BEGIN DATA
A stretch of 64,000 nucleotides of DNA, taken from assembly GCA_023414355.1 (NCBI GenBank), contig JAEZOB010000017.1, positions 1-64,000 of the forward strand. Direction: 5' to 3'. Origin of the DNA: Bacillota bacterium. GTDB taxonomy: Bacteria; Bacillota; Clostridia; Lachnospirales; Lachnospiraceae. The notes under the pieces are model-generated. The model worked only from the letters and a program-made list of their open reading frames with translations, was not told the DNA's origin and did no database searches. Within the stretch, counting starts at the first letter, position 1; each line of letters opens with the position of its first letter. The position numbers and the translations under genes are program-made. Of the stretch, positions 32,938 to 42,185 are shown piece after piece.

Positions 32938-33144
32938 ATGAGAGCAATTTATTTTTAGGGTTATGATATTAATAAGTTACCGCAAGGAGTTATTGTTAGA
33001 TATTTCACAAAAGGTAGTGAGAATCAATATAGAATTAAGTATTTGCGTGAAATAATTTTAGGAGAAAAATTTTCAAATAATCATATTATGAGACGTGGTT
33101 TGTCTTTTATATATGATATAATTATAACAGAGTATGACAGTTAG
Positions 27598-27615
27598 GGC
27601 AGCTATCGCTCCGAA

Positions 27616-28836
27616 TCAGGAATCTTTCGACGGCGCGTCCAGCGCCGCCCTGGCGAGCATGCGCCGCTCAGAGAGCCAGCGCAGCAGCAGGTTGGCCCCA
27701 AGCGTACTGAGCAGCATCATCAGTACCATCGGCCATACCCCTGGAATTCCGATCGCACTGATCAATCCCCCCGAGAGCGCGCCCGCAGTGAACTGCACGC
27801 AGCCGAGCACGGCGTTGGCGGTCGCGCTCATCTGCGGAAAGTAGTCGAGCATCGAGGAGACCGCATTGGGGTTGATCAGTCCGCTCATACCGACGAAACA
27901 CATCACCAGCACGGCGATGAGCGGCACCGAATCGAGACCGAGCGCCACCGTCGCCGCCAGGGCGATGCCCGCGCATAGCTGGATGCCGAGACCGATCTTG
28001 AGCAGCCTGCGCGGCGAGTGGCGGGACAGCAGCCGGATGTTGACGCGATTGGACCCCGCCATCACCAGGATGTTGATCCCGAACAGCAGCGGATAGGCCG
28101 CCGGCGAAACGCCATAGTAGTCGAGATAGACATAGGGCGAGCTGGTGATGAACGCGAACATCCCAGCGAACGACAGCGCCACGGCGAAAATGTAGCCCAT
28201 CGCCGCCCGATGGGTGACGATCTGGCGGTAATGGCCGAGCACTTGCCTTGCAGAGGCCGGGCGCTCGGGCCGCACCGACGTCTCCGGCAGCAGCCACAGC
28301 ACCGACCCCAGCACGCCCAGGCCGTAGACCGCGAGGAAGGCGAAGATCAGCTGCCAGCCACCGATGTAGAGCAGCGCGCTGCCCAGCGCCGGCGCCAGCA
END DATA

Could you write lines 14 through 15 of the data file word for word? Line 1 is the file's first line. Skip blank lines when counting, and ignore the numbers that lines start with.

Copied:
28001 AGCAGCCTGCGCGGCGAGTGGCGGGACAGCAGCCGGATGTTGACGCGATTGGACCCCGCCATCACCAGGATGTTGATCCCGAACAGCAGCGGATAGGCCG
28101 CCGGCGAAACGCCATAGTAGTCGAGATAGACATAGGGCGAGCTGGTGATGAACGCGAACATCCCAGCGAACGACAGCGCCACGGCGAAAATGTAGCCCAT